The JFET with N-channel structure is shown above. At primarily if the gate voltage is zero, then the channel resistance is also zero and the conduction of the channel is high. If the gate voltage (i.e. negative voltage) increases to above zero, then the resistance of the channel also increases and the small amount of current will flows through the channel. If we apply a large amount of negative voltage at the gate terminal, then the channel totally blocks the flow of current through it. In this condition, there is no current flow through the channel and now the JFET acts as a perfect resistor.
The state of JFET in which the channel closes is called “pinched-off” and the voltage applied at gate in that situation is called “pinched-off voltage (VP)”. At the pinched-off condition the gate voltage (VGS) controls the channel current. The P-channel JFET operation is same as the N-channel JFET with some variations, such as the channel current is positive because of the conduction due to holes and it is needed the reverse polarity to apply gate voltage.
The V-I characteristics of N-channel JFET are shown below. In this N-channel JFET structure the gate voltage (VGS) controls the current flow between the source drain. The JFET is a voltage controlled device so no current flows through the gate, then the source current (IS) is equal to the drain current (ID) i.e. ID = IS. In this V-I characteristic the voltage VGS represents the voltage applied between the gate and the source and the voltage VDS represents the voltage applied between the drain and source.
The JFET has different characteristics at different stages of operation depending on the input voltages and the characteristics of JFET at different regions are explained below. Mainly the JFET operates in ohmic, saturation, cut-off and break-down regions.
Ohmic Region: If VGS = 0 then the depletion region of the channel is very small and in this region the JFET acts as a voltage controlled resistor.
Pinched-off Region: This is also called as cut-off region. The JFET enters into this region when the gate voltage is large negative, then the channel closes i.e.no current flows through the channel.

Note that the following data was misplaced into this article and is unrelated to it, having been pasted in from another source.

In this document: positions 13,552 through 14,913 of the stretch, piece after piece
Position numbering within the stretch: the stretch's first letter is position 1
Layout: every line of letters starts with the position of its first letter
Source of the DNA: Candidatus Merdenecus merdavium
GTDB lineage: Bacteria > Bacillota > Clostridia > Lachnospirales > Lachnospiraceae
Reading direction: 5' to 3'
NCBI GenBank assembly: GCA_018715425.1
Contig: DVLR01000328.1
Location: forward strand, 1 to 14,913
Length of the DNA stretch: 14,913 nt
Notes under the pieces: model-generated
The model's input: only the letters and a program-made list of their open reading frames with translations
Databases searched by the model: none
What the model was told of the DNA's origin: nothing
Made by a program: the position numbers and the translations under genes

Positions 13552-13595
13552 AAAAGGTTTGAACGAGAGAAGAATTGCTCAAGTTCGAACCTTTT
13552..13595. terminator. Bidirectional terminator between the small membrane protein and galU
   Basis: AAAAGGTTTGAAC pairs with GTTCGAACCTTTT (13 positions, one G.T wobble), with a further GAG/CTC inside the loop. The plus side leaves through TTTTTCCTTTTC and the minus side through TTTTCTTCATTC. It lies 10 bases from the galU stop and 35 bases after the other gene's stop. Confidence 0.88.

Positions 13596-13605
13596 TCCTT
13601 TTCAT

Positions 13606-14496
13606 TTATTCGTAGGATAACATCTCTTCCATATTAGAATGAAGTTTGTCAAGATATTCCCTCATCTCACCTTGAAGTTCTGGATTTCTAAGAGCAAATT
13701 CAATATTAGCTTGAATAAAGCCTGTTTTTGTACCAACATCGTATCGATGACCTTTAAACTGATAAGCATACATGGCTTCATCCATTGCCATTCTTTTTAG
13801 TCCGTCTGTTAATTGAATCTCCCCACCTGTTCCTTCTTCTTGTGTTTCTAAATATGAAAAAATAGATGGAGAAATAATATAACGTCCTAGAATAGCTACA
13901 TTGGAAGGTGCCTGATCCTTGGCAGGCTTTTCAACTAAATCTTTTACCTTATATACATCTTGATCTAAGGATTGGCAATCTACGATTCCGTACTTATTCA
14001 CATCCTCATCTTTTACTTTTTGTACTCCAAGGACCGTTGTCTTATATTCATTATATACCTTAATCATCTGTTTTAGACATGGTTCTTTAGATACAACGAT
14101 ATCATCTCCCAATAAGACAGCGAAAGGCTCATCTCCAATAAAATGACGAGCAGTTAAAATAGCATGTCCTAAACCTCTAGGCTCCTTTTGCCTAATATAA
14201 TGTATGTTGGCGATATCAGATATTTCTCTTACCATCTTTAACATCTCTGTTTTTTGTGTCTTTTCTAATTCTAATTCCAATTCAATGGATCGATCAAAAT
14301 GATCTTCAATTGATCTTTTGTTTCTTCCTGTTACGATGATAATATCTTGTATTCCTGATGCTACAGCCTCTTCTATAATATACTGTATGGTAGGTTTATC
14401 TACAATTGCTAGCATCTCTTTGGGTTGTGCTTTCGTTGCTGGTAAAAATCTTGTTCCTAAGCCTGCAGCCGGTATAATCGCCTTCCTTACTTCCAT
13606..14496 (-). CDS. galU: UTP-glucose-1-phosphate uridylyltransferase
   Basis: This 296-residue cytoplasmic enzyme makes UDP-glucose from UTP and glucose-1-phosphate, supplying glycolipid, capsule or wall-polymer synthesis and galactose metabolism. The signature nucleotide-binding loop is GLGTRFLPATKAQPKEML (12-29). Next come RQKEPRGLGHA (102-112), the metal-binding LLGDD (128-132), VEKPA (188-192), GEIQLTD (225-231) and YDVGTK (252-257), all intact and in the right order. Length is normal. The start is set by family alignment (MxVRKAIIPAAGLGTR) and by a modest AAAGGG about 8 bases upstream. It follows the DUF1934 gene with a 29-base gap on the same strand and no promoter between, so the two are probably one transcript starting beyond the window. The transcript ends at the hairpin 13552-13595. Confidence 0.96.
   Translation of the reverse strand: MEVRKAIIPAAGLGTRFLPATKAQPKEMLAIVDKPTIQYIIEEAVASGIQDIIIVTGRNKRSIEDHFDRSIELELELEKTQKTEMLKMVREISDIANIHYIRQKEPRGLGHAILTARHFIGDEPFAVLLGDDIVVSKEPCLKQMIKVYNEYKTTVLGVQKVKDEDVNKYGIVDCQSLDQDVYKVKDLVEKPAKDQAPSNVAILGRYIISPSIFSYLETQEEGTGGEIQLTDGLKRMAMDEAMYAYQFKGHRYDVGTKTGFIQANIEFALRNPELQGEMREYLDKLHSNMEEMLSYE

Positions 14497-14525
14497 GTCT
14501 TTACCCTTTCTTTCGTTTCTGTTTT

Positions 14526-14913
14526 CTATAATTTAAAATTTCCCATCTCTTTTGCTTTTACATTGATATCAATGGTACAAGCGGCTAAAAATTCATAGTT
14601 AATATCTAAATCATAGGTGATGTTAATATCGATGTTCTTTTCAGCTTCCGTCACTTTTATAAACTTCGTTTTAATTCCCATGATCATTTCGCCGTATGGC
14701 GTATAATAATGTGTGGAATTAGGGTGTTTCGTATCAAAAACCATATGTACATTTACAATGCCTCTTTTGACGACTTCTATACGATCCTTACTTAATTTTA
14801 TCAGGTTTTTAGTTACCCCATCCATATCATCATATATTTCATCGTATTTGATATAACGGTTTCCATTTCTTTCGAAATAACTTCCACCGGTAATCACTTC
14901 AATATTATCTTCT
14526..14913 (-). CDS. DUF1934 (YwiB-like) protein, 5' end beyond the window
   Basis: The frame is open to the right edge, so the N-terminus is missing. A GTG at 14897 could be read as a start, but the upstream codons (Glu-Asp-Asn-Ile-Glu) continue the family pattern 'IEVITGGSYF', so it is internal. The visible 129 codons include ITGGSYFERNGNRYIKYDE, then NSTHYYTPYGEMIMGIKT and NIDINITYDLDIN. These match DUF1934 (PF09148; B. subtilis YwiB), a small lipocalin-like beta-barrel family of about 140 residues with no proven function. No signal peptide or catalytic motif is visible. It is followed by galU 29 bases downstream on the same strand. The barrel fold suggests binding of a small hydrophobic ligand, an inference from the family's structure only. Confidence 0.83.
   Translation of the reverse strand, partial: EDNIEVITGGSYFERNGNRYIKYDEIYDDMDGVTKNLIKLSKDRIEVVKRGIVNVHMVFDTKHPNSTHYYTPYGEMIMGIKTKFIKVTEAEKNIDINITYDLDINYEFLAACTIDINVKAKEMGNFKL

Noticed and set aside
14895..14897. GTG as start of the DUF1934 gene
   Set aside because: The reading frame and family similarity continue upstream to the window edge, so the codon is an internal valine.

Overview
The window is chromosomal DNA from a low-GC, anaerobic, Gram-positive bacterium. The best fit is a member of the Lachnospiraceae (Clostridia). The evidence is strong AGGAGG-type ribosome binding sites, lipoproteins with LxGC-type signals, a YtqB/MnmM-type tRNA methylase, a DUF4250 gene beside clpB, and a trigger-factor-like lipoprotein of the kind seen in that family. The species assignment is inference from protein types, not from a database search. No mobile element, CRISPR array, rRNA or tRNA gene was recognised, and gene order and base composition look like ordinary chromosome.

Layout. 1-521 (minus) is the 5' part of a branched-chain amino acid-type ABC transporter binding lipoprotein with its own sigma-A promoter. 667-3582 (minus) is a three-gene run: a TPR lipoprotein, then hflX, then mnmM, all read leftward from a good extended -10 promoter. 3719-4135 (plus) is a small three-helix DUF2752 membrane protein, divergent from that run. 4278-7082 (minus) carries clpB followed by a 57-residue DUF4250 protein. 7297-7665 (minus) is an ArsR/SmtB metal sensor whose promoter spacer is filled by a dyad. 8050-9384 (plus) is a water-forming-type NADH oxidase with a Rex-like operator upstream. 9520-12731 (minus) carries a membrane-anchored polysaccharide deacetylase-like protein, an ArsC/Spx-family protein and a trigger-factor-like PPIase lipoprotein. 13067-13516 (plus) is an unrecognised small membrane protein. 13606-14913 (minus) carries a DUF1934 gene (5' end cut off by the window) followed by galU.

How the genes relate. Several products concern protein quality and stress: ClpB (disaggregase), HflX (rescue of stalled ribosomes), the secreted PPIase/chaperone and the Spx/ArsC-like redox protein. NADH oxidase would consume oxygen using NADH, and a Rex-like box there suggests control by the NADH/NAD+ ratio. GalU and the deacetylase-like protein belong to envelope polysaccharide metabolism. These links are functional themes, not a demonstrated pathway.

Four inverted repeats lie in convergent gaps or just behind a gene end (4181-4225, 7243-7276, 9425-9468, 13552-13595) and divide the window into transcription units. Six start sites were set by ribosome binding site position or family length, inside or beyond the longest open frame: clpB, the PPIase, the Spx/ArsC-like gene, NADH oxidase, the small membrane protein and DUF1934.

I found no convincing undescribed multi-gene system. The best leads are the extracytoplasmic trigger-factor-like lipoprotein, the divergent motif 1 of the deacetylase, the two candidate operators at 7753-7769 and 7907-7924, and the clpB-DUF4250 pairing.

Saturation or Active Region: In this region the channel acts as a good conductor which is controlled by the gate voltage (VGS).
Breakdown Region: If the drain to source voltage (VDS) is high enough, then the channel of the JFET breaks down and in this region uncontrolled maximum current passes through the device.
The V-I characteristic curves of P-channel JFET transistor are also same as the N-channel JFET with some exceptions, such as if the gate to source voltage (VGS) increases positively then the drain current decreases.
The drain current ID flowing through the channel is zero when applied voltage VGS is equal to pinch-off voltage VP. In normal operation of JFET the applied gate voltage VGS is in between 0 and VP, In this case the drain current ID flowing through the channel can be calculated as follows.
ID = IDSS (1-(VGS/VP))2
ID = Drain current
IDSS = maximum saturation current
VGS = gate to source voltage
VP = pinched-off voltage
The drain-source resistance is equal to the ratio of the rate of change in drain-source voltage and rate of change in drain current.
RDS = Δ VDS/ Δ ID = 1/gm
RDS = drain-source resistance
VDS = drain to source voltage
ID = drain current
Gm= Trans-conductance gain
Like BJT transistors the FET transistors are also used in the designing of single stage class A amplifiers. The common source amplifier of a JFET is similar to the common emitter amplifier of BJT transistor. The advantage of JFETs over BJTs is their high input impedance. The common source amplifier circuit with biasing network formed by resistors R1 and R2 is given below.
This is a common source amplifier circuit which is biased in class A mode. The required gate voltage is calculated using RS value. Generally the voltage across the source resistor is set to quarter to the VDD i.e. VS = VDD/4. We need to set the DC quiescent voltage by proper selection of resistors R1 and R2. Here the drain current is controlled by the negative gate voltage. In N-channel JFET transistor the gate never contains the positive voltage because the drain current flows through the gate instead of passing through the source and results in damage to JFET.
The P-channel JFET amplifier circuit operation is also similar to the N-channel JFET if the voltage polarities are reversed. The equations to calculate the different parameters of the common source amplifier circuit are given below.
VS = ID RS = VDD/4
VS = VG – VGS
VG = (R2/ (R1+R2))*VDD
ID = VS/RS = (VG – VGS)/RS
VS = source voltage
ID = drain current
RS = source resistance
VDD = supply voltage at drain
VG = gate voltage
VGS = gate to source voltage
R1 & R2 = Biasing resistors
- JFET is used as a switch.
- JFET is used as a chopper.
- Used as an amplifier.
- Used as a buffer.
- Used in the oscillatory circuits because of its low frequency drift.
- Used in digital circuits, such as computers, LCD and memory circuits because of their small size.
- Used in communication equipments, such as FM and TV receivers because of their low modulation distortion.
- Used as voltage controlled resistors in operational amplifiers.
- JFETs are used in cascade amplifiers and in RF amplifiers.